Join me at Teach Preschool!

Click here to see fingerplays and songs by Deborah! »

The Latest on Teach Preschool!

Monday, November 30, 2009

Planning for birthdays in your preschool classroom

Birthdays are a big deal to preschool age children and it is a good idea to come up with a plan as to how you will celebrate each child's birthday in your classroom. The following are a few ideas or suggestions that can help you get prepared so you are not caught by surprise or having to throw things together at the last minute.

Birthday Organizer Box
Get a file box and a set of pocket file folders. Place each child's name on a folder along with his or her birthdate. Place the files in the box in order of birth date - you might even place a separater in between files to identify each month.

Parent Letter
Place an extra file in the front of your file box for parent letters. Type up and copy a set of letters that will go home with each child a week or two before his or her birthday reminding the parent of what the rules of your school are regarding snacks, the time you will have a birthday celebration, and any other issues or rules you find necessary to communicate with parents about having a birthday party in your classroom.

In advance, fill each pocket folder with the following items...
  1. A birthday card or certificate
  2. A birthday crown
  3. A birthday name tag
  4. A balloon and ribbon
  5. Or any other item you like to use on birthdays!
Most of the items mentioned above can be made by you or purchased at a school supply store.

Keep it simple
Keeping the birthday party plans simple in design will allow you to bring special attention to the child without adding unneeded stress to your day. Preschoolers love the attention but overdoing things can sometimes backfire and leave the birthday boy or girl in tears. By keeping birthday party plans simple and the same for each child, the preschooler will know what to expect and will have a better experience.

Tags and Crowns
Let the child wear the birthday tag throughout the day and encourage other adults in the school to stop and wish the child a happy birthday when they see the birthday sticker. This will help the child feel a part of a community and the parent will appreciate it too. Save the crown for the actual birthday party so it doesn't get ruined before it is time.

Thirty minutes towards the latter part of your classroom day is often considered best - consider having the birthday party as a part of afternoon snack. This may encourage parents to leave work a bit early and be able to join in the occasion. Regardless of whether or not parents can come, the child will enjoy the event because the he or she will know what to expect.

Sing Happy Birthday!
Sing the traditional birthday song or create a song just for birthday occasions and teach it to your students.

Birthday Prizes
Finally, a great way to collect birthday prizes without spending lots of money is to have parents donate unopened happy meal toys. Parents often end up with extras toys their child never opened and as you collect them, wrap each one up with birthday wrapping paper or tissue paper.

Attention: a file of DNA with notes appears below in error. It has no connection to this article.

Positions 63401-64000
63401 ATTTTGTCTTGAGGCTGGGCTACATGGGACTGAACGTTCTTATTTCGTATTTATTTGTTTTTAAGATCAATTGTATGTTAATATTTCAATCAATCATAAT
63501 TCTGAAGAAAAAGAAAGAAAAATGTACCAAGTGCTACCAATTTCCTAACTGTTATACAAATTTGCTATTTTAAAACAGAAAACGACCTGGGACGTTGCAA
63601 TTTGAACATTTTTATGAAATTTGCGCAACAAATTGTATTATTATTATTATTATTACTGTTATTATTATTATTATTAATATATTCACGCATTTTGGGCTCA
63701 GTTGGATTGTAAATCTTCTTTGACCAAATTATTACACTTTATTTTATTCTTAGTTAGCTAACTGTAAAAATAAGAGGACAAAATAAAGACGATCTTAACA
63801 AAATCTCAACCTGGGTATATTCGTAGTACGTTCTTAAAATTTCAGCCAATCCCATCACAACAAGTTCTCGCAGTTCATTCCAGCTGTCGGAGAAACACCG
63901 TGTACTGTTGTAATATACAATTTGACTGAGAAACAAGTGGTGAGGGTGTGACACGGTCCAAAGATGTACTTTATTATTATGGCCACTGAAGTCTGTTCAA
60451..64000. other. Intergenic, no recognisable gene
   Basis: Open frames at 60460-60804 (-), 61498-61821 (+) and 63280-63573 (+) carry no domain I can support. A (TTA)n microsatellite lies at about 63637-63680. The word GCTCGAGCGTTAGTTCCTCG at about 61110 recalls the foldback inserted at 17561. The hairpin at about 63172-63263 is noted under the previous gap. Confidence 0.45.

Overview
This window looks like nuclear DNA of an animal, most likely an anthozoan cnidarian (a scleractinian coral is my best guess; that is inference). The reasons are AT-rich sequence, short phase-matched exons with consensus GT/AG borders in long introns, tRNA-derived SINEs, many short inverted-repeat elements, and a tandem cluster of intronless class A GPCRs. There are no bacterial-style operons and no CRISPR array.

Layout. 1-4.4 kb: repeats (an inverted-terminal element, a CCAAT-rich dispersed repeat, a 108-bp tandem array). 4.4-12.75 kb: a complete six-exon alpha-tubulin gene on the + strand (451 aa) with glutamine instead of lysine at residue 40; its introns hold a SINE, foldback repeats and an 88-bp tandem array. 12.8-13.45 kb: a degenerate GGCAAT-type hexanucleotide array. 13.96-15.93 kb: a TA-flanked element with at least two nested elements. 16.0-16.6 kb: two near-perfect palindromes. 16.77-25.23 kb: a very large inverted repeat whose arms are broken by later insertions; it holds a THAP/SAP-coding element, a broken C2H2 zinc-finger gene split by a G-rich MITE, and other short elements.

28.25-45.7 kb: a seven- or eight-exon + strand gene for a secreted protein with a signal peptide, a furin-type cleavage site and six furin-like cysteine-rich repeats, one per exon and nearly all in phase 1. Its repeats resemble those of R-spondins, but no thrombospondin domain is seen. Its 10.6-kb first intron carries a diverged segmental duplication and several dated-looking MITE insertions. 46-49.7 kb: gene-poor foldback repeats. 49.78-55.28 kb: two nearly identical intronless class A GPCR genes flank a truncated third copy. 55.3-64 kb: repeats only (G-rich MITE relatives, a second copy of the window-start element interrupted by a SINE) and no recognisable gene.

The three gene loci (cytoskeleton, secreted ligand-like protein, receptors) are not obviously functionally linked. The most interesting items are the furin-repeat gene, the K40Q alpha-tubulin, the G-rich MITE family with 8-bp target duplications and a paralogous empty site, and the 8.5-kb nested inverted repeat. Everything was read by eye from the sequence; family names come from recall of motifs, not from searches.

Put the "boy toys" in a boy birthday bag and the "girl toys" in a girl birthday bag. As part of the celebration, allow the birthday child to pick a toy from one of the bags and open the gift. It won't matter to most preschoolers what the prize ends up being - what matters most is the opportunity to pick a prize and open it up.

Add wrapped prizes to the bags throughout the school year and you will have plenty to go around!

Be sure to Follow my Blog!

To read how playdough is an important part of the preschool classroom - click here!


Teacher Tom said...

We keep our birthday celebrations pretty simple. The kids, working with their parents, bring in what we call an "I Am Special Board," which is usually a posterboard upon which the kids have glued some photos. We have a paper mache throne that was made by a group of kids several years ago that the celebrant gets to sit in as we go through the photos in front of the class.

Since we have a two year program, there is strong "institutional memory" about what we do from year to year. At this point, we can't get away with just singing the Happy Birthday song. Most of the kids also want the "monkey version" (yes, they seem to think it's cool to smell like a monkey), and the "short version" (This is your birthday song/It isn't very long/Hey!).

Deborah J. Stewart said...

I love the monkey version:) That is so funny that they all like to sing it. I haven't heard of the short version - that is really cute too!

Anonymous said...

Very nice! I have used a "Birthday Bag" for a while now filled with birthday items. We also decorate the child's cubby for when they come in. (streamers and a sign)....I like the "I am special board" idea for something different.

Vanessa said...

Birthdays are so important to young children, I love celebrating birthdays in the classroom! Here are all the things I did in my classroom for student birthdays:


Deborah J. Stewart said...

Hey Vanessa - I love the link you provided - especially the birthday bag/charts - such a cute idea and great resources for teachers.

There was an error in this gadget
Related Posts with Thumbnails